Jetwing Hotels Receive Carbon Footprint Certification

Nine Jetwing Hotels receive Carbon Footprint Certification from Sri Lanka Climate Fund

Long known for their commitment towards the environment, Jetwing Hotels achieved another milestone by being awarded ISO 14064 certification for nine of its properties.

This prestigious honour was given to Jetwing Blue, Jetwing St. Andrew’s, Jetwing Ayurveda Pavilions, Jetwing Lighthouse, Jetwing Beach, Jetwing Sea, Jetwing Lagoon, Jetwing Yala and Jetwing Vil Uyana. The International Organization for Standardization has a membership of 162 countries, and with a portfolio of more than 21,000 standards giving world-class specifications for products, services and systems, to ensure quality, safety and efficiency.

ISO standards provide a model to follow when setting up and operating a management system. These standards are formulated and a result of international, expert consensus which provides a number of benefits, such as efficient use of resources, improved risk management, amongst others. The ISO 14064 standard published in 2006 is a part of the ISO 14000 series of International Standards for environmental management. It specifies principles and requirements at the organization level for quantification and reporting of greenhouse gas (GHG) emissions and removals. It includes requirements for the design, development, management, reporting and verification of an organization’s GHG inventory.

Certified by the Sri Lanka Climate Fund (SLCF), which is a private-public partnership company under the purview of the Ministry of Mahaweli Development and Environment, all direct emission sources and energy indirect sources have been accounted for in the GHG inventory across the nine properties making Jetwing Hotels the first to be verified under the ISO 14064 standard in Sri Lanka. One of the largest sources of global CO2 emissions is electricity production via fossil fuels, thus, in order to reduce the GHG emissions associated with the hotel’s operations, Jetwing Hotels has actively reduced its grid electricity consumption by both reducing its energy demand via energy efficiency improvements and promoting non-fossil fuel based (renewable) energy usage. At present, over 50% of Jetwing Hotels’ energy requirement is met by renewable energy sources; namely sustainably sourced fuel wood, solar electricity (PV), solar thermal and biogas. This is utilized with the use of vapour absorption chillers, centralized hot water systems, rooftop solar PV systems and bio gas digesters across the properties.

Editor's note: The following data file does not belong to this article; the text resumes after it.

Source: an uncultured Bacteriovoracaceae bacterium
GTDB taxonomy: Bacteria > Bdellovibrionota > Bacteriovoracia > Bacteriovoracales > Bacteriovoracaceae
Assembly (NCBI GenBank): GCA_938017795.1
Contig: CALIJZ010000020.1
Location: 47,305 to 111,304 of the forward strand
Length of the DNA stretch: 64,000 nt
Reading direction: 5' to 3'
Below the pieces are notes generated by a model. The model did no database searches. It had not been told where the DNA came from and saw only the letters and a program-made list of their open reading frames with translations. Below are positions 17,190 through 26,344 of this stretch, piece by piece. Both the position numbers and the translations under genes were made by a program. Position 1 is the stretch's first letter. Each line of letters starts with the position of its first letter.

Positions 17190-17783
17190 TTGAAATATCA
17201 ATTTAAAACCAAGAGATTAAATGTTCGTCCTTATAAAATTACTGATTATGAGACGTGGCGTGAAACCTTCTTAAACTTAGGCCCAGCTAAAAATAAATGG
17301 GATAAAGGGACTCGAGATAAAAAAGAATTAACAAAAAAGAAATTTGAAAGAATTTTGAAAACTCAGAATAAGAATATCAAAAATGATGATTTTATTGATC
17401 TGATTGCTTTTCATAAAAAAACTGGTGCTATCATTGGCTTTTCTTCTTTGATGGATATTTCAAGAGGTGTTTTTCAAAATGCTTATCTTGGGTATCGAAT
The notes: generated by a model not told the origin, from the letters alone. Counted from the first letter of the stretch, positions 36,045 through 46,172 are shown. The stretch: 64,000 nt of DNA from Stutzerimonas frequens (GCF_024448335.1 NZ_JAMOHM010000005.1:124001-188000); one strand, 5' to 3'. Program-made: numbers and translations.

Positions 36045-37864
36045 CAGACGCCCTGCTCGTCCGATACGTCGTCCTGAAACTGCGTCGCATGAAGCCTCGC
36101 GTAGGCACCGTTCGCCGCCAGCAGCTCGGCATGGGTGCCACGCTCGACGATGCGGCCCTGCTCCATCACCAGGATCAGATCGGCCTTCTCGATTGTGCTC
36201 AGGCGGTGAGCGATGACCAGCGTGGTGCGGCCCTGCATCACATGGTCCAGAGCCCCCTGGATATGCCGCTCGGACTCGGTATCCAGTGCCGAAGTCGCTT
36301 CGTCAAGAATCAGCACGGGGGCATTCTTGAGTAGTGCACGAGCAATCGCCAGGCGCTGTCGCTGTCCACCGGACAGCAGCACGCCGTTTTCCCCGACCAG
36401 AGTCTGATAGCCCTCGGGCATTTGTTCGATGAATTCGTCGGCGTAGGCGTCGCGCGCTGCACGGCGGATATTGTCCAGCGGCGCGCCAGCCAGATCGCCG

“With the certificates we have received we have achieved quite a milestone indeed. Nine of our 19 resorts are now certified, and it is a great honour to have our efforts recognized and verified according to international standards” said Hiran Cooray, Chairman of Jetwing Hotels. “Our engineering and hotel teams constantly work hard to live up to our reputation for being a company that utilizes green technology, and we thank them for their efforts as we can only go further from here”, he continued.

Family owned and in the tourism industry for the past 44 years, Jetwing Hotels has surpassed expectation at every aspect. Building on their foundation of being passionate, as well as the experience of true, traditional Sri Lankan hospitality, constantly pioneering discoveries captures the essence of the brand. Such a strong statement and direction have enabled Jetwing Hotels to imagine, create and manage marvels and masterpieces, where distinctive design and elegant comfort complement each other and the environment. In line with the Jetwing Hotels Sustainable Strategy, across all properties sustainable and responsible MEDIA RELEASE practices are given precedence with resource efficiency, community upliftment and education, and awareness being some of our key focus areas.

Media Relations – Jetwing Hotels
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  • Hot water is generated by renewable energy sources: solar heaters, and boilers powered by responsibly sourced cinnamon wood (one of four species of sustainable fuel wood and an otherwise discarded by-product of the cinnamon spice industry).